Film Fest Feast: Sundance 2010

In Lisa Cholodenko’s The Kids Are All Right, Annette Bening (l) and Juilianne Moore play a lesbian couple whose children, Josh Hutcherson and Mia Wasikowska, are reunited with their sperm-donor father, Mark Ruffalo.

The Sundance Film Festival serves up tasty fare.

by Lawrence Ferber

Park City, Utah: Despite this year’s theme of “Rebel,” there was little rocking of the boat at the Sundance Film Festival.

The first edition headed by openly gay fest director John Cooper, a 20-plus-year Sundance staff vet, 2010 saw only subtle tweaks in programming and structure—for instance, three opening-night programs and the inaugural sections NEXT, for micro/no-budget entries, and the international-inclusive Spotlight—and, barring Twilight’s Kristen Stewart, who starred in two entries, a slight toning down in the celeb factor and return to more anti-Hollywood-minded roots. The year’s biggest game-changing shake-ups occurred off-screen: Queer Lounge was gone, Miramax closed shop, and many familiar industry faces were absent—all casualties of the economy.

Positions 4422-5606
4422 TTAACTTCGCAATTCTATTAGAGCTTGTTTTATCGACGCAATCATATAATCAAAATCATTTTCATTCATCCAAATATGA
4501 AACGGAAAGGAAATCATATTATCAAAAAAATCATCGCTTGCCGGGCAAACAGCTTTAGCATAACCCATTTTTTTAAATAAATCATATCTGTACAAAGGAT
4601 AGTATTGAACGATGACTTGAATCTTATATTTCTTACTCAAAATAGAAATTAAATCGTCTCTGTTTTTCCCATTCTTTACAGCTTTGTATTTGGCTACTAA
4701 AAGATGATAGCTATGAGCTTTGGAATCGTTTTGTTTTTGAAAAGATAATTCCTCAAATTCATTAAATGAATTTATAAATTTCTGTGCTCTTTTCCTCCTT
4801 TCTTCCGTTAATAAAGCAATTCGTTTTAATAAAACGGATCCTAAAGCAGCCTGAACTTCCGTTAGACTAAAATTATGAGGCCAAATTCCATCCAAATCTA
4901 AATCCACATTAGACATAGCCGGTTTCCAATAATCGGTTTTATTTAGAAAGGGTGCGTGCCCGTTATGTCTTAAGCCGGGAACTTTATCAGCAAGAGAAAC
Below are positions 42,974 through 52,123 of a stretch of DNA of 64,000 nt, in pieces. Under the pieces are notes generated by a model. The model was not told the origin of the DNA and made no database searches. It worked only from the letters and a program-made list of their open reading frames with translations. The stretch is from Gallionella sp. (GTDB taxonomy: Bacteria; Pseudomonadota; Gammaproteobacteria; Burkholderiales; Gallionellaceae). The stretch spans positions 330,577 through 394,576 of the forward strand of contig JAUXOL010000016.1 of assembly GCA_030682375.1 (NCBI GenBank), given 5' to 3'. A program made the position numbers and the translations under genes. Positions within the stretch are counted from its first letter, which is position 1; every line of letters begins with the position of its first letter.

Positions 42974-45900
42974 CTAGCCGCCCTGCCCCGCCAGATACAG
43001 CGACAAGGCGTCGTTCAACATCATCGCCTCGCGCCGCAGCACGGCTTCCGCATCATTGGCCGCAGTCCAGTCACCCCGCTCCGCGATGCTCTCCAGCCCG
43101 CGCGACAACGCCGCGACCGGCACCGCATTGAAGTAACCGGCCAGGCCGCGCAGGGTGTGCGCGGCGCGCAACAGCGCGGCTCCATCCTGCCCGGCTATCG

Film-wise it was a year of girl power (and gayer!), with females behind some of the most buzz-garnering titles. Picked up by Focus Features for, reportedly, somewhere in the region of $5 million, Lisa Cholodenko’s The Kids Are All Right stars Annette Bening and Julianne Moore as Nic and Jules, a lesbian couple whose teenage son and daughter track down their sperm donor father (Mark Ruffalo).